Whereas battles are fought at the tactical and operational levels, strategic asymmetry ensures wars are won and national interests secured. Recall that preparation for air supremacy prevents air parity and enables the desired end-state: air superiority. Continuously pacing the threat and remaining conscious of asymmetric trade-space should define how to invest and modernize the force. Sometimes good intentions and investments are derailed by a lack of strategic asymmetric vision. Other times, asymmetric vision is stymied by good intentions and lack of investment. The F-22 provides a cautionary tale as to what happens when strategic asymmetric vision is hindered by external influences.
The F-22 is commonly referred to as “game-changing,” and I would agree in the context of tactical asymmetry. Indeed, there is no other fighter that can match its performance or capability in side-by-side, force-on-force comparisons. The original vision for the fifth-generation F-22, exploiting radar vulnerabilities by building a low-observable counter-air fighter force with sensor fusion, was well-intentioned. From any viewpoint, a force of fully-capable 750 F-22 Raptors would have changed the paradigm of counter-air warfare for a generation.
Alas, today there are more WWII-era P-51 Mustangs flying than there are F-22s in the world. The F-22 end-strength, less than 190, is also less than the number of USAF VIP aircraft (and A-10s, C-17s, F-15Cs, F-15Es…), relegating them to be yet another low-density, high-demand asset to be managed. Due to this, F-22 units often deploy in small 4-6 plane increments whereas more plentiful fourth-generation fighters deploy in groups of 12-18. F-22 four-ship tactics gave way to more realistic two-ship formations, reducing the formation missile armament by half. This led to a plethora of second-order efforts (and funding requirements) to reinforce this niche fifth-generation force, to include new integration requirements and potentially massive fourth-generation service life extensions/upgrades to augment the fifth generation until the sixth-generation platforms arrive. Alas, the strategic asymmetry of the F-22 has long been lost.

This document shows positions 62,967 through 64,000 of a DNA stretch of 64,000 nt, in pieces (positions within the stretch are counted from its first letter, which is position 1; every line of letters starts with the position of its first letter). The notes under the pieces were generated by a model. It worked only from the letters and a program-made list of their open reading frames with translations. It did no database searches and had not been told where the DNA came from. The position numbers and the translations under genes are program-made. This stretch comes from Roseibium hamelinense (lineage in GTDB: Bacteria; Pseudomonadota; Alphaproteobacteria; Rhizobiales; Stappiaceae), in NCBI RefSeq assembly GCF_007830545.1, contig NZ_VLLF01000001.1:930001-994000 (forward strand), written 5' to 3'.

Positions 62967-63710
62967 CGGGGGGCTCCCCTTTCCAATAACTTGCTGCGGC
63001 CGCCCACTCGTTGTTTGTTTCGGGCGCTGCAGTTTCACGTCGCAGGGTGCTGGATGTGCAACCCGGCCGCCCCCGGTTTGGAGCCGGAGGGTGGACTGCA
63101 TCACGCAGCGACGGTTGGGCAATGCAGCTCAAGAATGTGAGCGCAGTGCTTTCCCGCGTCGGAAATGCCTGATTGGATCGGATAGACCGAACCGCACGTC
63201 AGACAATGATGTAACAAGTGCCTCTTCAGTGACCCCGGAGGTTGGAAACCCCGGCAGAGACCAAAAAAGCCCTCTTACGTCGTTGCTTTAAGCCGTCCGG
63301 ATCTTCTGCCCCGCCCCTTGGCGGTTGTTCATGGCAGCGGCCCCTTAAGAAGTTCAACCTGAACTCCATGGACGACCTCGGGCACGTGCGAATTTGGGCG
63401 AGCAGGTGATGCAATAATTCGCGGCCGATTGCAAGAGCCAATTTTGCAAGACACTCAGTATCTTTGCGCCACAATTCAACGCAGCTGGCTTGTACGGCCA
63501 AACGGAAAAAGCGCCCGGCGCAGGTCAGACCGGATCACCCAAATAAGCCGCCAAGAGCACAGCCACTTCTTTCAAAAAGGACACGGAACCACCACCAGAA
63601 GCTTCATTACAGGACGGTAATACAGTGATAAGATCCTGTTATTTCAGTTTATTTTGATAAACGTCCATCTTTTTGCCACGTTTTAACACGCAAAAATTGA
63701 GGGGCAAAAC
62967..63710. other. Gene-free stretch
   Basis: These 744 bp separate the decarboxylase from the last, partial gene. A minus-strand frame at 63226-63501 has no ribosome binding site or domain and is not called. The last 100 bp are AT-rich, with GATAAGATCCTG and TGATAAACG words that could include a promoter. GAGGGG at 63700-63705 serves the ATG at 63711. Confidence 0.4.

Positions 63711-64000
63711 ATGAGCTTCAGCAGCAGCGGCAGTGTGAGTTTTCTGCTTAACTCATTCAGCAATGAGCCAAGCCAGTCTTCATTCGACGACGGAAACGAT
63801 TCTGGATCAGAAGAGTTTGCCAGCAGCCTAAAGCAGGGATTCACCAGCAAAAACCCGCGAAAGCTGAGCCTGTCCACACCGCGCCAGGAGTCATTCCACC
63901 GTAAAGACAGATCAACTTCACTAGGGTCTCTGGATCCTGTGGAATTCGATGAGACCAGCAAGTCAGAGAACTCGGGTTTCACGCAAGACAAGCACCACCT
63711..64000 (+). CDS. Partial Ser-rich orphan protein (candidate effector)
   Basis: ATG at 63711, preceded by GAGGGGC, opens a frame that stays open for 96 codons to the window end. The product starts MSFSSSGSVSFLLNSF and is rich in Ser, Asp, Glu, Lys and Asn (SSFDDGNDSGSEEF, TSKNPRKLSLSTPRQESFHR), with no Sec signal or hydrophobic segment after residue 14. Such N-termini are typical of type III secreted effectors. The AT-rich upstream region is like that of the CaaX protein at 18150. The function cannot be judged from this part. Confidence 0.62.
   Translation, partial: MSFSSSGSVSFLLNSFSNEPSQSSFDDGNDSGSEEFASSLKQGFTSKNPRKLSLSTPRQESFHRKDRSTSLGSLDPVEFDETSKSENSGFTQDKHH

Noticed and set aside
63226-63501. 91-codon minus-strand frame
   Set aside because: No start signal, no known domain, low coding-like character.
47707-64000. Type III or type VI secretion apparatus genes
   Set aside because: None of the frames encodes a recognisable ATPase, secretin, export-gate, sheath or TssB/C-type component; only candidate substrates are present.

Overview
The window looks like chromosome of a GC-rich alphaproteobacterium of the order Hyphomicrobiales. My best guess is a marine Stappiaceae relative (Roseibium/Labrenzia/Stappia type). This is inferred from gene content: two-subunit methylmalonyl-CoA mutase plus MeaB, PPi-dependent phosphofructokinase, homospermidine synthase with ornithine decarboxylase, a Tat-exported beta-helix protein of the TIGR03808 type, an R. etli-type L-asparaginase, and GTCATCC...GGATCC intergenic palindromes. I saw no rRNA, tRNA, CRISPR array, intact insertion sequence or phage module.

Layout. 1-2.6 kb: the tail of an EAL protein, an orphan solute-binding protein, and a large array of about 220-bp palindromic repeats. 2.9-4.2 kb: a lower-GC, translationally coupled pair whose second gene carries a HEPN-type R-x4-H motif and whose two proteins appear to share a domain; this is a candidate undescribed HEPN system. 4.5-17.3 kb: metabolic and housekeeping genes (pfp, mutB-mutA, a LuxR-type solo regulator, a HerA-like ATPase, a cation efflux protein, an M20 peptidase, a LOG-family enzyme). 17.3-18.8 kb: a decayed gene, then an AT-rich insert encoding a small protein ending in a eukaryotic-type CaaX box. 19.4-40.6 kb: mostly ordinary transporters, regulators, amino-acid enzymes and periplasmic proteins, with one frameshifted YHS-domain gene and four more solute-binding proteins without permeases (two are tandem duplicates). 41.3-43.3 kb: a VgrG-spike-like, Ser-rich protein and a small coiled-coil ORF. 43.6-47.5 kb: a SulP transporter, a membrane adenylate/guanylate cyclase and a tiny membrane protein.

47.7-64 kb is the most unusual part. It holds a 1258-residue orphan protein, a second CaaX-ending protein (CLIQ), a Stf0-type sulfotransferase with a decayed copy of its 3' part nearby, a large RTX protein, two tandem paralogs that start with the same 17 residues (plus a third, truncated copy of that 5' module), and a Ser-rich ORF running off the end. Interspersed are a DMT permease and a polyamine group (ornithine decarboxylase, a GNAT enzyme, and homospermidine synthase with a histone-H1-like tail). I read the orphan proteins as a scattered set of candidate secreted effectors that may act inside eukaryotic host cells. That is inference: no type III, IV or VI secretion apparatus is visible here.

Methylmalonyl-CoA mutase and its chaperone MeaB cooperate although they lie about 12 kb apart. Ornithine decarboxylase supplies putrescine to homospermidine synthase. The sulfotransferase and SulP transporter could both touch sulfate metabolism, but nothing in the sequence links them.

There are many tough decisions ahead for the USAF as the need to modernize becomes more and more imperative. Remaining mindful of the strategic asymmetric advantage is crucial to validating the investments and requirements. Funding for strategic asymmetry should always be prioritized over funding for tactical asymmetry. Are there programs being funded today that have lost most of their original asymmetric advantage (strategic and tactical) due to program delays and issues? Absolutely. Likewise, are there programs that should be funded but are not? Probably.
Relearning asymmetry is critical for Airmen in order to stay mindful of why airpower is a critical enabler of the Joint force and to continue advancing airpower today and in the future. With a foundation of air supremacy and airpower asymmetry, one can begin to comprehend force structure modernization concepts that will ensure air superiority for the next generation.
To be continued in Air Supremacy III: Force Structure Modernization Theory…
Major Mike “Pako” Benitez is an instructor Weapons System Officer in the F-15E Strike Eagle with over 1,000 combat hours spanning multiple deployments. A prior-enlisted Marine and graduate of the US Air Force Weapons School, he has been involved in operational-level crisis action planning in both CENTCOM and EUCOM and has recently completed a Defense Advanced Research Projects Agency (DARPA) fellowship.